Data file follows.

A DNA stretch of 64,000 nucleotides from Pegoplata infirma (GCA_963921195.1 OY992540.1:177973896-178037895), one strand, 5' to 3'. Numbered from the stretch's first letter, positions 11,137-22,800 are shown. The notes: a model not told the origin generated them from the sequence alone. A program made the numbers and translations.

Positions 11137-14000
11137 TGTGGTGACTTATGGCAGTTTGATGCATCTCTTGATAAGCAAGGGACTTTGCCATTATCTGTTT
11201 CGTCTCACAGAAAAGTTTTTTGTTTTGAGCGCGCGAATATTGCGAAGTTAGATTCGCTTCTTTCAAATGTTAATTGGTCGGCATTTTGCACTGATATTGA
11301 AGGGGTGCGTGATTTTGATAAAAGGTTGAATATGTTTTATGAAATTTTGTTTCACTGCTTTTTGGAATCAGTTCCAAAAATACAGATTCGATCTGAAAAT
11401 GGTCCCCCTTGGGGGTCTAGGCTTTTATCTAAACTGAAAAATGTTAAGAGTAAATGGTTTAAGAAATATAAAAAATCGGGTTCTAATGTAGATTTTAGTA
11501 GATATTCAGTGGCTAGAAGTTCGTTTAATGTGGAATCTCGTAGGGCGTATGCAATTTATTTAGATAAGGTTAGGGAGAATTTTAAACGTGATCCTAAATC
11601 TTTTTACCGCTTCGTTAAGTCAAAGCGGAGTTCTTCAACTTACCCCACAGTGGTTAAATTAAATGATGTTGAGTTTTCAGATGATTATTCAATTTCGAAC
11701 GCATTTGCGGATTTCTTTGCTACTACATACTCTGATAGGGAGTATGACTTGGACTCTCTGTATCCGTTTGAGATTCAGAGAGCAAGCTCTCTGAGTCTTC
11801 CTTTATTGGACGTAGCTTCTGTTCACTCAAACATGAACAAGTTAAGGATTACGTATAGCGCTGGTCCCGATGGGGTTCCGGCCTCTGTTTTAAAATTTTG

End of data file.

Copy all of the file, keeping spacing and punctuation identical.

A DNA stretch of 64,000 nucleotides from Pegoplata infirma (GCA_963921195.1 OY992540.1:177973896-178037895), one strand, 5' to 3'. Numbered from the stretch's first letter, positions 11,137-22,800 are shown. The notes: a model not told the origin generated them from the sequence alone. A program made the numbers and translations.

Positions 11137-14000
11137 TGTGGTGACTTATGGCAGTTTGATGCATCTCTTGATAAGCAAGGGACTTTGCCATTATCTGTTT
11201 CGTCTCACAGAAAAGTTTTTTGTTTTGAGCGCGCGAATATTGCGAAGTTAGATTCGCTTCTTTCAAATGTTAATTGGTCGGCATTTTGCACTGATATTGA
11301 AGGGGTGCGTGATTTTGATAAAAGGTTGAATATGTTTTATGAAATTTTGTTTCACTGCTTTTTGGAATCAGTTCCAAAAATACAGATTCGATCTGAAAAT
11401 GGTCCCCCTTGGGGGTCTAGGCTTTTATCTAAACTGAAAAATGTTAAGAGTAAATGGTTTAAGAAATATAAAAAATCGGGTTCTAATGTAGATTTTAGTA
11501 GATATTCAGTGGCTAGAAGTTCGTTTAATGTGGAATCTCGTAGGGCGTATGCAATTTATTTAGATAAGGTTAGGGAGAATTTTAAACGTGATCCTAAATC
11601 TTTTTACCGCTTCGTTAAGTCAAAGCGGAGTTCTTCAACTTACCCCACAGTGGTTAAATTAAATGATGTTGAGTTTTCAGATGATTATTCAATTTCGAAC
11701 GCATTTGCGGATTTCTTTGCTACTACATACTCTGATAGGGAGTATGACTTGGACTCTCTGTATCCGTTTGAGATTCAGAGAGCAAGCTCTCTGAGTCTTC
11801 CTTTATTGGACGTAGCTTCTGTTCACTCAAACATGAACAAGTTAAGGATTACGTATAGCGCTGGTCCCGATGGGGTTCCGGCCTCTGTTTTAAAATTTTG